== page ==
Thursday, December 24, 2015

Happy Christmas Eve!

"Jingle all the Way" Watercolor by MARoss ©2015-2016
Now that one of the most celebrated of holidays is upon us. Whether you celebrate it or not, in all the best spirit of the season, a very Merry Christmas to you all. And my heartfelt wish for a joyous and prosperous 2016!

Michele

Monday, December 21, 2015

WINTER SOLSTICE

"Quiet Passage" ACEO Watercolor  by MA Ross
Oh the beauty of twinkling  holiday lights in that longest of dark winter nights! The quiet  of woodland creatures as they pass through a snowy forest. Such a magical time.
It is however,  a bittersweet event here in the desert. The winter solstice hails the onset of winter, yet with the return of the sun, also the eventual return of long hot days.  Fall & winter are our best seasons, and we relish them while they last. We're on the final leg to Sol's return to us in all his full blown glory.

I do hope this holiday week brings you and yours much merriment and joy.

-Michele

Friday, December 18, 2015

MERRY CHRISTMAS!

'CHRISTMAS PONY" Watercolor by Michele A Ross ©2015
In case I miss some of you in the next week, I just wanted to take a minute to wish you all a very Merry Christmas!
Thanks so much for all your support!
All the best,    Michele

Wednesday, November 25, 2015

Happy Thanksgiving!

"Backyard Olives" a watercolor by Michele A Ross ©2015

To all of our USA friends, Bob and I want to wish you a joyful Thanksgiving Holiday filled with good food, good company, and a grateful & joyful spirit!

With much gratitude for all we have and for all of you!

-Bob & Michele

Tuesday, November 10, 2015

WHY I LOVE VETERANS, an Ode to all Warriors

The Vietnam Memorial in Washington DC
Note: I wrote this in 2009 and it received national syndication. I'm sharing it again - my feelings haven't changed. Read the whole thing and let me know your thoughts. © 2009-2016 Michele A Ross

"I was thinking early this morning about this and actually got a little emotional.

First of all, I'm married to a veteran. My husband Bob was in the US Navy for 7 years during Vietnam, and was there during the evacuation of Saigon. And I'm also the daughter of one. My father was a career Army Officer in the US Army and a veteran of 3 wars, WW II, Korea, and Viet Nam.

Even if I don't agree with all the circumstances of each of these wars, there's something wonderful about someone who will hold a post and put himself or herself in harm's way to protect their group. Someone who will stand there and hold the line and say "I'm going to follow orders and get the job done for my god and my country- my group and my beliefs!" There's something above the crowd about doing that-.

When I was a child in Hawaii, we were stationed at Schofield Barracks on Oahu. One of my most poignant memories of that era was looking at the drill field covered in coffins and knowing those boxes were filled with men who had died for their country and that their bodies were on their way back to families who are grief stricken and in pain. That was the 60's and there were a lot of conflicting viewpoints about that mess over in southeast Asia. Yes, there was a lot of waste in that endeavor, but that was never any reason to dishonor those who did their job, held their posts correctly and held the line for the rest of us.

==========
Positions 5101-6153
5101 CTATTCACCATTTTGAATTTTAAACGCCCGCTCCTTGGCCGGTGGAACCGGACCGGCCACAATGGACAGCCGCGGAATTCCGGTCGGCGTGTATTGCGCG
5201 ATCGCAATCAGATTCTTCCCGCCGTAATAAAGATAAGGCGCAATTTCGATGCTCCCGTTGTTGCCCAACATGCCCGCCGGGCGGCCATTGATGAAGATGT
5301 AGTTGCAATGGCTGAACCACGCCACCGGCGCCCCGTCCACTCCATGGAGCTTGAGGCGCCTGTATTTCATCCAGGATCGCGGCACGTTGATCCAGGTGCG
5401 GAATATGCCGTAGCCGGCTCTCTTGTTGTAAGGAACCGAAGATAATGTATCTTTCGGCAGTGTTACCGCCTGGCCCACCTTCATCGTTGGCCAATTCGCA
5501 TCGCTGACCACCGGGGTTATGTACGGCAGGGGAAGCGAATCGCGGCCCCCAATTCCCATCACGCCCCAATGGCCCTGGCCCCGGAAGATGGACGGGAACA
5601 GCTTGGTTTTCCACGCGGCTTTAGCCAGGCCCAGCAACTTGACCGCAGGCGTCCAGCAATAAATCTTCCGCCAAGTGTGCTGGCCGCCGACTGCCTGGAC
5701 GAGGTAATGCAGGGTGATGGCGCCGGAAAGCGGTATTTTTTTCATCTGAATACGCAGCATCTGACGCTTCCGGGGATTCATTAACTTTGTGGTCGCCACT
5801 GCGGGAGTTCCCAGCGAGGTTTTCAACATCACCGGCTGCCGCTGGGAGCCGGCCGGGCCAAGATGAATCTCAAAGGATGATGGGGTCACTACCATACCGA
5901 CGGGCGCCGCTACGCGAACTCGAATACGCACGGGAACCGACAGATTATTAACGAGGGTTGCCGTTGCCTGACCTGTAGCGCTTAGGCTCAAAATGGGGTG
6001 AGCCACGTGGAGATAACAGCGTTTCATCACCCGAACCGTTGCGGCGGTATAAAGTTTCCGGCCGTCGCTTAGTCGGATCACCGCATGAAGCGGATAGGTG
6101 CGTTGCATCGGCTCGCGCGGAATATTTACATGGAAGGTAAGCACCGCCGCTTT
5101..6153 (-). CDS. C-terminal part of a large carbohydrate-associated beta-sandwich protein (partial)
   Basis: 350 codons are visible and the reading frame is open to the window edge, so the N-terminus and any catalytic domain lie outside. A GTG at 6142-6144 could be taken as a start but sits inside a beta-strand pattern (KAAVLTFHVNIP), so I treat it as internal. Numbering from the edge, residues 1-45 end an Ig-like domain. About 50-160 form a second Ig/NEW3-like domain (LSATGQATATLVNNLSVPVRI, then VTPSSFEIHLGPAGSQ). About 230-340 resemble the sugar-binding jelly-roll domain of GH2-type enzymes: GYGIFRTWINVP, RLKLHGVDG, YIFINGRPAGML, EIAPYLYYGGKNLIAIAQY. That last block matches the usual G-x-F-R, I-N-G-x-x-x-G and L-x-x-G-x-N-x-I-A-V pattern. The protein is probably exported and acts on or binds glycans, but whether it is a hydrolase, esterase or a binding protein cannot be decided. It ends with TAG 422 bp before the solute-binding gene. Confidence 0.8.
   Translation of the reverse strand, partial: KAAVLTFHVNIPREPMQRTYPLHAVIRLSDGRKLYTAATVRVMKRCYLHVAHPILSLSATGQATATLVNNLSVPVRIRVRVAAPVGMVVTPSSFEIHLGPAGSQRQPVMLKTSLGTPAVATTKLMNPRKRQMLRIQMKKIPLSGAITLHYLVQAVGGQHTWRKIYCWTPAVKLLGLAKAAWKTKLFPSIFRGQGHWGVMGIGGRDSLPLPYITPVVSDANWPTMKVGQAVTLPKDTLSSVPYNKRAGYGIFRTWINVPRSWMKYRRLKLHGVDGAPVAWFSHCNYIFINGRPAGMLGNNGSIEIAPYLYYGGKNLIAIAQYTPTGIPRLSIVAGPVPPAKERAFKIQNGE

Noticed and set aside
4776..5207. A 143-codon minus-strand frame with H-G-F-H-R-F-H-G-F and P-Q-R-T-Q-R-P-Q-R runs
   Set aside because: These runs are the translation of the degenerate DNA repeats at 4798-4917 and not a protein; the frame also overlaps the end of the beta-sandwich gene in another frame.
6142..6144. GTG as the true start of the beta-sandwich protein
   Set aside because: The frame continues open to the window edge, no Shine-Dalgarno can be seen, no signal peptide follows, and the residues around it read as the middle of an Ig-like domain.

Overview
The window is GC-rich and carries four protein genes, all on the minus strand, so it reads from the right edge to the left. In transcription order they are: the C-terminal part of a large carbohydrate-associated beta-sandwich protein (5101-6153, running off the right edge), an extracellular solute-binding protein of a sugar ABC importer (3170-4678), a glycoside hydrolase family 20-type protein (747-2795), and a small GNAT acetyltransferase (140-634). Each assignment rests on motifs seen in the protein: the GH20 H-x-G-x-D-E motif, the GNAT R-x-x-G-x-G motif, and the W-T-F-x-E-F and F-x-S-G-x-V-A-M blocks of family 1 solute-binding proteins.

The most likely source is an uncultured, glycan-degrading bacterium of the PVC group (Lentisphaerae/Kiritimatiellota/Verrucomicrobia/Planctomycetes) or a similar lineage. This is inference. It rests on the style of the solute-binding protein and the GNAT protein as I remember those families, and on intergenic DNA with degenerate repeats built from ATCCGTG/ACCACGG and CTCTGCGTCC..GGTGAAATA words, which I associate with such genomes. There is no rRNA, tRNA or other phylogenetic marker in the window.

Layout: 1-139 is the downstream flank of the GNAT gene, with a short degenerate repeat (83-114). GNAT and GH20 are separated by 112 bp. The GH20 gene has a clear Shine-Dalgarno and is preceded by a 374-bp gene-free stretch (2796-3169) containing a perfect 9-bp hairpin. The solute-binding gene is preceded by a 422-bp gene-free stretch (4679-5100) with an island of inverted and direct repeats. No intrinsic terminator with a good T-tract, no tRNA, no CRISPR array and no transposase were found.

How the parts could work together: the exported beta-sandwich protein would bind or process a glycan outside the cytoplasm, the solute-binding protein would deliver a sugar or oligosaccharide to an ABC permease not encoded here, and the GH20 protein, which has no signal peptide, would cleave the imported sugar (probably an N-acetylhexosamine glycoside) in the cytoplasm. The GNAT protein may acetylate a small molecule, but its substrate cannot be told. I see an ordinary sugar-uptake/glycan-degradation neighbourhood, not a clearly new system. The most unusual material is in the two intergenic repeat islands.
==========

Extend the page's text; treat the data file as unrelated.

I know just a very little about what my husband and my father went through. My father spent time behind enemy lines in China and Korea and he was in Hanoi during negotiations. My husband Bob was there at the evacuation of Saigon. I can't pretend to know what emotions they felt in such environments nor what nonsense they had to weed through and put up with from both the enemy as well as lousy commanders, unethical comrades and being asked to do things that I'm sure pushed them violently up against the wall of their own integrity. I'm sure there are things that have plagued them both from time to time and still......, there's something about a guy (or girl) who is willing to take up arms, stand a post, and hold a line for their group because right or wrong at times its still their group....... I just know that while I was playing on the beaches at Waikiki, Waianae, and the North Shore, there were others who were elsewhere in the jungles of Viet Nam trying to get that job done against incredible odds from all sides. And as Memorial Day, and my childhood memories testify, many, many were lost in those efforts. Many, many warriors lost. Yes, I've walked through Arlington National Cemetery, and seen the full ship salutes to the USS Arizona- and I dare you to do so without shedding at least one tear.

War is not the answer and I've always known that- however, what would I do to defend my group, my home and my country? What would you do? We can't handle lack of accord and understanding when the communications have become bullets and missiles, however in the right context I don't think I'd personally hesitate to use such means. Yes, I'd take up arms and hold a post if necessary..

We still need our warriors, and in today's times, we must all step up to the line. Today's greatest and most urgent battles are for our own personal freedoms, our minds, our self-determinism, our bodies, our religions and the state of our immortal being. The battlefields are sometimes intentionally confused and hidden behind big media's disinformation, big Pharma, Big Chemical, unethical legislation and leaders, and destructive technologies who run a constant campaign to make us think they are there to help and that their particular brand of bullets aren't really bullets at all. They are lying through their teeth! The corpses from those campaigns are hidden behind advertising, legislation and propaganda campaigns- but like those coffins on the fields at Schofield Barracks Hawaii, they are there and they are just as real.